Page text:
It is estimated that between 15 and 30% of people in the United States have Gastroesophageal Reflux Disease, or GERD for short. Many of these people have symptoms such as heartburn, belching, stomachache, and acid in their mouth. But some patients with GERD don’t even know they have it, because they either don’t have any symptoms or have non-traditional symptoms like coughing, hoarseness, and frequent clearing of the throat – a phenomenon known as “silent GERD”.
Surprisingly, your dentist may be the first one to recognize signs of acid reflux, especially if you don’t have traditional symptoms or don’t see a medical doctor regularly. In patients with GERD, acid from the stomach comes up into the throat and mouth. Dental professionals can detect damage to your teeth due to acid attack. This damage is called erosion. In people with GERD, tooth damage and wear will usually be seen on the backs of the top teeth or on the chewing surface of lower back teeth. The outer layer of tooth, called enamel, will begin to be damaged and dissolved by the acid present in the mouth of patients with GERD. This process will cause the softer second layer of tooth, called dentin, to become exposed. As a result these teeth will be more prone to sensitivity, wear, cavities, and damage to the nerve inside the tooth.
If your dental professionals notice signs and symptoms of acid reflux and GERD at your exam, they will likely recommend that you see your medical doctor for further evaluation and treatment. Following this advice is important because chronic GERD can lead to erosive esophagitis, stricture formation, and a change in the esophagus, or throat, known as Barrett’s esophagus. Barrett’s esophagus is considered a precancerous condition and progresses to cancer in about 1 out of 200 diagnosed patients.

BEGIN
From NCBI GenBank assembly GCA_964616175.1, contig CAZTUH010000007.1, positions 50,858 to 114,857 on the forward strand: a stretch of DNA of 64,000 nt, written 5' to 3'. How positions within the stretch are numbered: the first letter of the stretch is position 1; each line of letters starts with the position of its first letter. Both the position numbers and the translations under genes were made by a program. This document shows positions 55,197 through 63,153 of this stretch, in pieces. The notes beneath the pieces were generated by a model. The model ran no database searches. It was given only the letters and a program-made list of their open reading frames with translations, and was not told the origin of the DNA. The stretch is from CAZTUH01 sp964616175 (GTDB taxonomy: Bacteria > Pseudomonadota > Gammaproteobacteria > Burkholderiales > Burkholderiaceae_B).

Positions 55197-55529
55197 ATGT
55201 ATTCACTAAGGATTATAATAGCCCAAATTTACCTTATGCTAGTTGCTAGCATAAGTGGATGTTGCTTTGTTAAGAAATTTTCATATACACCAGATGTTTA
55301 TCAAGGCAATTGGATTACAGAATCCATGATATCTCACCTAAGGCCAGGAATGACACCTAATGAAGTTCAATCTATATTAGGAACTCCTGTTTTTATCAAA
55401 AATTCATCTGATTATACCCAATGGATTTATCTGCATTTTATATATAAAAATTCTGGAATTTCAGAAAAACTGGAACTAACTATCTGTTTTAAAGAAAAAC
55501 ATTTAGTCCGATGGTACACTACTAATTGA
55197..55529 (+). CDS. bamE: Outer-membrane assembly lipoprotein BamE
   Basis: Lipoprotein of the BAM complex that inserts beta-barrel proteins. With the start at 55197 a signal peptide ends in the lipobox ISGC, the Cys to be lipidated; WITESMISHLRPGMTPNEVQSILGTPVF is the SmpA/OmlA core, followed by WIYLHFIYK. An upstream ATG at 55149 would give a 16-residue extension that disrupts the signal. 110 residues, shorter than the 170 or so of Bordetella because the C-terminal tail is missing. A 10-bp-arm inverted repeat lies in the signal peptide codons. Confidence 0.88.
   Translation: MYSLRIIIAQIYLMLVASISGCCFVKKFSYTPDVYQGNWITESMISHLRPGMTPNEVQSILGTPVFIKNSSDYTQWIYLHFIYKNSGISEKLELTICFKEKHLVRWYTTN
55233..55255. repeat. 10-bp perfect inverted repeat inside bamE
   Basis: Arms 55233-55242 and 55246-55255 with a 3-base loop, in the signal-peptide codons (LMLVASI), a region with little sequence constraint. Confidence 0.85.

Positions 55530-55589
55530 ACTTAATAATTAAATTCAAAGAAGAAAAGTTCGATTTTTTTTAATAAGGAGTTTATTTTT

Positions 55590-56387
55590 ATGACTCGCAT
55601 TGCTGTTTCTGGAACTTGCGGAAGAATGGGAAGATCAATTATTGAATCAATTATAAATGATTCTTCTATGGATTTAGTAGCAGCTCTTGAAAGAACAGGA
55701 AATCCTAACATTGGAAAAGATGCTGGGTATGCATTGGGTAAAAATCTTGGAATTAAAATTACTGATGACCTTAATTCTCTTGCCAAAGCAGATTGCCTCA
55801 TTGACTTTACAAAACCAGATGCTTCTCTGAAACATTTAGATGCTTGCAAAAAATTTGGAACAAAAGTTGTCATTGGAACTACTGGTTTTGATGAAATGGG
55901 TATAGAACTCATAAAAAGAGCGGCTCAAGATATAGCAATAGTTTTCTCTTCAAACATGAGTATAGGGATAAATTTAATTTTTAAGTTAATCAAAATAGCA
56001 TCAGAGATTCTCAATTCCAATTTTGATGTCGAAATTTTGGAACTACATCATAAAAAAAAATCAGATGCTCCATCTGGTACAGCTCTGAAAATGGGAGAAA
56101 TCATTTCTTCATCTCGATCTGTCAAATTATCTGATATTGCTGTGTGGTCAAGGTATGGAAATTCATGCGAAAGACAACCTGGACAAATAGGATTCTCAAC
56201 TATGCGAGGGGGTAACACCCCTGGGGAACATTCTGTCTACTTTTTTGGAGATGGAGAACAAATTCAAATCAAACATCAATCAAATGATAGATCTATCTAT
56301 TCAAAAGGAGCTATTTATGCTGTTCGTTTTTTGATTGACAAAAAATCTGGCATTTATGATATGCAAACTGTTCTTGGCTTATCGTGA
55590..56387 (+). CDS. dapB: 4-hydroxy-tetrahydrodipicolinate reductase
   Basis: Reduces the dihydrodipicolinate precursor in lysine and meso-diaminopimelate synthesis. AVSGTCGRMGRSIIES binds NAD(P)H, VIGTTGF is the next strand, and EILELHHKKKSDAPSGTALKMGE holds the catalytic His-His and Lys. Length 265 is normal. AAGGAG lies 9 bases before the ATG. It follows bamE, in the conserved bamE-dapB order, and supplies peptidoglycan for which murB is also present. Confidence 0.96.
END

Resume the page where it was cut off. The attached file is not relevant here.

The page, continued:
If you do have GERD, there are some things you can do to help reduce the damage it causes to your teeth. It is recommended that you NOT brush your teeth immediately after an acid challenge. This could increase the damage the acid does to your teeth. Instead, rinse with water, sodium bicarbonate (baking soda), and a mouthwash that contains fluoride after reflux episodes. You may also use a SUGAR-FREE antacid and talk to your medical doctor about other medications or interventions. Finally, chewing a Xylitol or other sugar-free gum will help to stimulate salivary flow to help counteract the acid in your mouth.